avrdude: reading on-chip flash data:

Reading | ################################################## | 100% 8.67s

avrdude: verifying ...
avrdude: 32646 bytes of flash verified

avrdude: safemode: Fuses OK

avrdude done.  Thank you.

[root@onza firmware]# make fuse
avrdude -c avrisp2 -P usb -p atmega328p -U hfuse:w:0xda:m -U lfuse:w:0xff:m

avrdude: AVR device initialized and ready to accept instructions

Reading | ################################################## | 100% 0.00s

avrdude: Device signature = 0x1e950f
avrdude: reading input file "0xda"
avrdude: writing hfuse (1 bytes):

Writing | ################################################## | 100% 0.00s

avrdude: 1 bytes of hfuse written
avrdude: verifying hfuse memory against 0xda:
avrdude: load data hfuse data from input file 0xda:
avrdude: input file 0xda contains 1 bytes
avrdude: reading on-chip hfuse data:

Reading | ################################################## | 100% 0.00s

avrdude: verifying ...
avrdude: 1 bytes of hfuse verified
avrdude: reading input file "0xff"
avrdude: writing lfuse (1 bytes):

Writing | ################################################## | 100% 0.00s

avrdude: 1 bytes of lfuse written
avrdude: verifying lfuse memory against 0xff:
avrdude: load data lfuse data from input file 0xff:
avrdude: input file 0xff contains 1 bytes
avrdude: reading on-chip lfuse data:

Reading | ################################################## | 100% 0.00s

avrdude: verifying ...
avrdude: 1 bytes of lfuse verified

avrdude: safemode: Fuses OK

avrdude done.  Thank you.

[root@onza firmware]#

Let me explain my strategy regarding the LEDs.  My changes mean that the bootloader lights up the last LED, and the mouse demo lights up the second last LED.  Both programs also run a binary counter on the next four LEDs.  
If the last LED is on, it means that the bootloader has run.  If the second last LED is on, it means the mouse demo has run.  After programming the Doodad as above, the bootloader LED is on, but the mouse demo LED isn't.  That makes sense because programming the bootloader erases all memory.  Note also the four LEDs before the mouse demo LED are all on.  That tells me the bootloader tried to jump to the mouse demo.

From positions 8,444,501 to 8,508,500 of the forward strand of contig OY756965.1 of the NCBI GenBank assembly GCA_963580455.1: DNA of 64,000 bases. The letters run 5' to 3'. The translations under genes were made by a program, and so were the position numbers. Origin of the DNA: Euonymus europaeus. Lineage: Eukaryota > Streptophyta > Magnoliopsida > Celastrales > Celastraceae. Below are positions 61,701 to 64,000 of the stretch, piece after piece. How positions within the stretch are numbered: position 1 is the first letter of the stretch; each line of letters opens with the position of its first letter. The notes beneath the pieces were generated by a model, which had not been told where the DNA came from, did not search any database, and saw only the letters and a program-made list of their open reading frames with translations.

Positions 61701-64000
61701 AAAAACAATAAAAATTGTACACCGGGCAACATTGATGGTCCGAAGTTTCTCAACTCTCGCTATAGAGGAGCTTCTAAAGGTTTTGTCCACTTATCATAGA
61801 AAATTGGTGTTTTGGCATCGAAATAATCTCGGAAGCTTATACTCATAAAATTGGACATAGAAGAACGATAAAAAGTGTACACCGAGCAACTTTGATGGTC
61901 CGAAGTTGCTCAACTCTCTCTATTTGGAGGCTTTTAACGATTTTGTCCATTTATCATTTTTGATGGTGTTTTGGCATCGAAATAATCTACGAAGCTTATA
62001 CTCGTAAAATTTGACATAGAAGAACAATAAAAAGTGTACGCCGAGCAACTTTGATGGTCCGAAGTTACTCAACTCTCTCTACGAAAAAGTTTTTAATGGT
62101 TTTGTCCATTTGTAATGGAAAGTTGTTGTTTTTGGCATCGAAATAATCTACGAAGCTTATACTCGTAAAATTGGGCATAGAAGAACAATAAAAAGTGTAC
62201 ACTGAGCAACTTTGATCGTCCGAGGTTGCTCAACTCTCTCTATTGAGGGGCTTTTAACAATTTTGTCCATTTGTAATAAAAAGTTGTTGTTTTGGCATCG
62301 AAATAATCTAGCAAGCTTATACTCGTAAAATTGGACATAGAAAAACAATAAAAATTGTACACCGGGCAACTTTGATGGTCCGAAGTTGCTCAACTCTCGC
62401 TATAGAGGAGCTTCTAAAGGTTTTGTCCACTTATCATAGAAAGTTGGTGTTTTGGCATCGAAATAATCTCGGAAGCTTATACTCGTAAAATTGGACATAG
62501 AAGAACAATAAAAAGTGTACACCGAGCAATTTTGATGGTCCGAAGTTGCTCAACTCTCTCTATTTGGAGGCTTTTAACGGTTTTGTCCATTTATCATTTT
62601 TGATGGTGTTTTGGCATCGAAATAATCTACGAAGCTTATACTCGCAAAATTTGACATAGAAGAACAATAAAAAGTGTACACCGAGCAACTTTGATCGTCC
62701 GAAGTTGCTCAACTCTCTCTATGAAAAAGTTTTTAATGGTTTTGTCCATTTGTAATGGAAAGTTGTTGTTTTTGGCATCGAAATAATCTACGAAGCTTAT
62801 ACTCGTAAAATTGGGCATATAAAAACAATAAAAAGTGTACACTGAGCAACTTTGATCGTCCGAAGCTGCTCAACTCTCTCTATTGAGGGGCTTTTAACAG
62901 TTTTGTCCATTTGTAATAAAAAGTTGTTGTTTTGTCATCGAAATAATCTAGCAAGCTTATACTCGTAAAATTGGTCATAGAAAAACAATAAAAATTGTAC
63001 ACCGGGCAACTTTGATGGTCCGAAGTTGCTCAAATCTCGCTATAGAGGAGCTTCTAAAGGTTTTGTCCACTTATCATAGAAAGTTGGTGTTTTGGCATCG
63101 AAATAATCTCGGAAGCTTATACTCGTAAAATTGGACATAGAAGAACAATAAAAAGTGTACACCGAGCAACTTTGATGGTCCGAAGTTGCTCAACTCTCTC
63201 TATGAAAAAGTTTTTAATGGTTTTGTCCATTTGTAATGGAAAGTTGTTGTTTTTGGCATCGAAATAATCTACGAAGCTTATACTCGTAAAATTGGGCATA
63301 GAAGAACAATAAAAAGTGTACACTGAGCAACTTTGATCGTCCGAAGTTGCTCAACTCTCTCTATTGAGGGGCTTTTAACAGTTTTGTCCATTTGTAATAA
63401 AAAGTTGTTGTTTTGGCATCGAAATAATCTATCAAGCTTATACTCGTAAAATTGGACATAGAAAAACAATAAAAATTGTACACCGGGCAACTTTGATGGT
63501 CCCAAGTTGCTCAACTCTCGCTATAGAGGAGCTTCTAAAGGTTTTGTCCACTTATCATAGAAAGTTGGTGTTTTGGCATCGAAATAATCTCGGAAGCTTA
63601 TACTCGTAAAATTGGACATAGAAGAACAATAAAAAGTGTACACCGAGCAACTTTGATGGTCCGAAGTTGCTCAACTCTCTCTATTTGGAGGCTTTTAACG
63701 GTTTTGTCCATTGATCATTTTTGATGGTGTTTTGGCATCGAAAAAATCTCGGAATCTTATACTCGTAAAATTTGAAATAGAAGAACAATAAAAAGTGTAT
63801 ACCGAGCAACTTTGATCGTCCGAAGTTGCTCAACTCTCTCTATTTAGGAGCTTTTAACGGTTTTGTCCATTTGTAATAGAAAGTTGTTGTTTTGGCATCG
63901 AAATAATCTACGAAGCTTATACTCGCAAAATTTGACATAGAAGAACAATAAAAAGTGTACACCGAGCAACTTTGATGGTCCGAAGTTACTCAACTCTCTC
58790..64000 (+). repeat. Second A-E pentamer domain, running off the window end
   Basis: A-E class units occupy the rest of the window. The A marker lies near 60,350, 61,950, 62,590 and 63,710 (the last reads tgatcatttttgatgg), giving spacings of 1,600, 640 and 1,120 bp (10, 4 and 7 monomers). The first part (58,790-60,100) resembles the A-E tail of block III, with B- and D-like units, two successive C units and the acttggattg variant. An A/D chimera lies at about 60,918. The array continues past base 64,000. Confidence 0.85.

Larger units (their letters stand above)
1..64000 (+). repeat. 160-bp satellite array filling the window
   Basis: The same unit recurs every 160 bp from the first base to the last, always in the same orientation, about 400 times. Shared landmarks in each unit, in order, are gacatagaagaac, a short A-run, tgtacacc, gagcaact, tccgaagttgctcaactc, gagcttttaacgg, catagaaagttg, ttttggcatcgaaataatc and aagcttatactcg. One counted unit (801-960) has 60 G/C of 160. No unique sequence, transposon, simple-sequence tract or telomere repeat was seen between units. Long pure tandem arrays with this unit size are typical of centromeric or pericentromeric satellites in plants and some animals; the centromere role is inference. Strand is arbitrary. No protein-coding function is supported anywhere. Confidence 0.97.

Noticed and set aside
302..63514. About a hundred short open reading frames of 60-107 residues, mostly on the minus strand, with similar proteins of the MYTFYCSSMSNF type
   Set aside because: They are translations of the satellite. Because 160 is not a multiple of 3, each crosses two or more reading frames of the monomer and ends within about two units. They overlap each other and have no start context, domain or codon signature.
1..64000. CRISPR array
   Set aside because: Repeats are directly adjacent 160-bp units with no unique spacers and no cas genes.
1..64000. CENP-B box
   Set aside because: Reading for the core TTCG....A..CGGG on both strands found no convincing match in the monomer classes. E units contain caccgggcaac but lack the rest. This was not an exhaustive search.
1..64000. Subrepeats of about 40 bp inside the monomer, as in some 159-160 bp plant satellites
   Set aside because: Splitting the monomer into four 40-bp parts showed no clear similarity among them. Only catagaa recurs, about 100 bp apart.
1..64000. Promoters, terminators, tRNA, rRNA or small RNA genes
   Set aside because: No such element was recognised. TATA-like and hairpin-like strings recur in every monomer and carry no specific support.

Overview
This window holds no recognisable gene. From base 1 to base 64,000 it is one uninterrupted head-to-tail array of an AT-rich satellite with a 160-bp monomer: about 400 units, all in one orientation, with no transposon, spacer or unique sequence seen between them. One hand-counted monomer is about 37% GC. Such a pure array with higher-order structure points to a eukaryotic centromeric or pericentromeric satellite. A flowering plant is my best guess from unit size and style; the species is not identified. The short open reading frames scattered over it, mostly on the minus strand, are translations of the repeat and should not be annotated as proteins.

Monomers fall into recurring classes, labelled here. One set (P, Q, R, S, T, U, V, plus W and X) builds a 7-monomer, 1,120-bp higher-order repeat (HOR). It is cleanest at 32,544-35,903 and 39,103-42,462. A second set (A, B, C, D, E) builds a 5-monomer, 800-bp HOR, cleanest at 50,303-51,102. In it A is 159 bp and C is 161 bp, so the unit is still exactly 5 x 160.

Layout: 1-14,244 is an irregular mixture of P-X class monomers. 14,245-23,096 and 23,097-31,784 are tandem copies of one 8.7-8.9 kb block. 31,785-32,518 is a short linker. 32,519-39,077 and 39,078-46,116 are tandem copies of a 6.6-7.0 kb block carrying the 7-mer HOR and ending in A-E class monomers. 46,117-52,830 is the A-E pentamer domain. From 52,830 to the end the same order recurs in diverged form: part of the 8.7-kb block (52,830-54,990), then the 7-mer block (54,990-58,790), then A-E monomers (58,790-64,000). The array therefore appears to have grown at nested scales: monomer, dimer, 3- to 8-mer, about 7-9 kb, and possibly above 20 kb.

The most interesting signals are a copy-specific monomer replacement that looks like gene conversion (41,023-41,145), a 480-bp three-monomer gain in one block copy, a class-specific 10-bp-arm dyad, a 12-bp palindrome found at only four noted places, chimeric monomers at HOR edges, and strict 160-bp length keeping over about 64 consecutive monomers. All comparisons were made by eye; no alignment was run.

Also, when I run the lsusb command, I can't see any USB devices corresponding to the Doodad.

Next, pull out the Doodad and insert it with the button held down.  The bootloader LED is on, the mouse demo LED is on, and the next four LEDs are running a binary counter.  That tells me the bootloader is in program mode.  lsusb also shows this:

Bus 003 Device 010: ID 16c0:05df VOTI

Later on I'll show how to program an application such as the mouse demo over USB, but for the moment I want to prove that I can load the mouse demo and the bootloader into memory at the same time, and that the bootloader will fall through to the mouse demo if the bootloader button isn't pressed when the Doodad first starts.

So far, whenever avrdude has programmed the '328 program flash, that memory has first been erased.  The problem with this is that it erases any existing program.

In order to get both the bootloader and the mouse demo in flash at the same time, we need to program the bootloader with a flash erase, then program the mouse demo without erasing the flash.  (Note, the only time you can load a program with the programmer without doing an erase is if you're loading into memory which has already been erased).

  • Erase the flash
--- vusb-20100715-orig/examples/hid-mouse/firmware/Makefile
+++ vusb-20100715/examples/hid-mouse/firmware/Makefile
@@ -11,7 +11,7 @@
 F_CPU   = 16000000 # in Hz
 FUSE_L  = 0xff# see below for fuse values for particular devices